Magical Thinking: Does God have a magic wand?

So far, we have reviewed the sin, truth, and experiential models of human growth. Finally, the supernatural model, while it has lots of variations, focuses on a type of magical healing and deliverance—the Holy Spirit will make things change if you just believe. I like to refer to this model as the magical thinking “poofing” model!

It wasn’t until recently, and a bit before we started the How People Grow (Cloud & Townsend, 2001) Bible study, that I recognized how much magical or fairy tale thinking I have relied on during my life. I loved to read as a kid, anything and everything. Most of the books in my house growing up were romance novels, Reader’s Digest fiction anthologies, and encyclopedias. I read them all. But, my favorite were romance novels. What young girl doesn’t love a story of good and evil, love winning against all odds, and a happy ending? Add this to a personality that generally sees things through rose-colored glasses, and magical, fairy-tale thinking is not out of the realm of possibilities.

The first 20 years of my life, this model of thinking worked well. I had nothing to challenge it. I had no major life issues to deal with—my family was solid and God-fearing, no major health battles other than allergies and asthma, no boyfriends—just a good solid drama-free life. Then, life happened, and it didn’t follow the storybook line. At first, that was okay, I was the heroine and could withstand a bit of tragedy to end up with my happy ending. I was strong and capable, and God was my God, and he would see me through. No matter what, it would all turn out okay. Besides, if it got too bad, God would just “poof” it better. I know, you are laughing with me, or maybe crying with me, because it sounds so ridiculous to think that way, but you realize at some point or another in life, you have done the same. I get it. Come and sit at my table, and we will commiserate about the fact that our lives aren’t fairy tales!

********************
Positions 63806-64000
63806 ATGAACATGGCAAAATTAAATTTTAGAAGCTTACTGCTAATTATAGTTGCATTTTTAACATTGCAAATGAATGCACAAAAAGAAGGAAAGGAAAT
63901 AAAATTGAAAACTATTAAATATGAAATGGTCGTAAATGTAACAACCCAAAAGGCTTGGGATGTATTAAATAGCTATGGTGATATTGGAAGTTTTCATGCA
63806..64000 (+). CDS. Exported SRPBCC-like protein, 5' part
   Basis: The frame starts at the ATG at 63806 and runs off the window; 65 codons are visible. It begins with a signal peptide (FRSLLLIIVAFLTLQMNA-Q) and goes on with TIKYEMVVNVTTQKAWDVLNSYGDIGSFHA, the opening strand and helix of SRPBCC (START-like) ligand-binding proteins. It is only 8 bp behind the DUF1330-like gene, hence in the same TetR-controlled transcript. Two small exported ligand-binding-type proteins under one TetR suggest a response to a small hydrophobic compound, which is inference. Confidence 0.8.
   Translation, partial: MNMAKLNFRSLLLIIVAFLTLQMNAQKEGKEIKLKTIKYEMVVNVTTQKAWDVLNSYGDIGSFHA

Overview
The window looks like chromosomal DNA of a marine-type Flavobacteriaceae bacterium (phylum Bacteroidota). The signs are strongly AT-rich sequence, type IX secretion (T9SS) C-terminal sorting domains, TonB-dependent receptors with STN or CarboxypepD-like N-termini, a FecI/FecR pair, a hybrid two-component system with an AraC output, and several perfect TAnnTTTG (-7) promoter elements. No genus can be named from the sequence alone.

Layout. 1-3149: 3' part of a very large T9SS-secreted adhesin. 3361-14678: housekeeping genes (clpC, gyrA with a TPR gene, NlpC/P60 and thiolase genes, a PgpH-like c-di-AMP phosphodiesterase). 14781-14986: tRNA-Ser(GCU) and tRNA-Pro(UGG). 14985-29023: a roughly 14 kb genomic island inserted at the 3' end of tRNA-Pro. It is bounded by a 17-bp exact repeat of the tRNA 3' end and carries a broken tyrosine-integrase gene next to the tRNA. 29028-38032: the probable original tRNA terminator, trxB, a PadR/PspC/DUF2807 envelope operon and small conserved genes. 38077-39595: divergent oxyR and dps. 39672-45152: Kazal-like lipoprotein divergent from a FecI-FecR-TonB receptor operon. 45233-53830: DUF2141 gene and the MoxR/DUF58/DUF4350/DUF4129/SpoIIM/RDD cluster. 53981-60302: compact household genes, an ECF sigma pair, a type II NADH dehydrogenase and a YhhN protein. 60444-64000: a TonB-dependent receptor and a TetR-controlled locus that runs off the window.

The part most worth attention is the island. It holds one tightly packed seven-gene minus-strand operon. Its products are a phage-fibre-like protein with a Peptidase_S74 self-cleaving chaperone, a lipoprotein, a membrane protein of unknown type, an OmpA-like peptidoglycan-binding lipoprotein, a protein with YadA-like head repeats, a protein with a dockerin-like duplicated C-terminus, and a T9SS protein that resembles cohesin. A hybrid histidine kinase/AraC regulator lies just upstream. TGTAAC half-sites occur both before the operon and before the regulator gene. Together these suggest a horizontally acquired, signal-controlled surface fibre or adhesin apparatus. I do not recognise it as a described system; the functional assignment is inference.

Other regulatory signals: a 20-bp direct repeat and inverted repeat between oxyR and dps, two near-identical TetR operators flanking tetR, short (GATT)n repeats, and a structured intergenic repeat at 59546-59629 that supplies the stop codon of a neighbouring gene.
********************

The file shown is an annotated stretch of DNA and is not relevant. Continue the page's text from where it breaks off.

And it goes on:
Again, don’t get me wrong, God is fully capable of what we might term supernatural activity. But, again, in my life, I kept expecting God to come and miraculously change my life while I kept doing things in my relationships and life that created chaos, brokenness, and hurt. I enabled the addict. I resisted confrontation because it was too uncomfortable. Instead of seeking God’s guidance and will, I waited in my ivory tower like Rapunzel, waiting to be rescued. The only problem, my hairstyle was a cropped pixie rather than miles of long hair. How could God reach me if I didn’t let down my hair? Do you see the limits of this model and how we can get in the way of God’s supernatural abilities?

How has the supernatural model worked in your life? Have you ever fallen prey to waiting for God to magically “poof” things into reality in your life?

Contributed by Liz Hunt


Cloud, H., & Townsend, J. (2001). How people grow: What the Bible reveals about personal growth. Zondervan. Magical Thinking: Does God have a magic wand? Magical Thinking: Does God have a magic wand? Magical Thinking: Does God have a magic wand?

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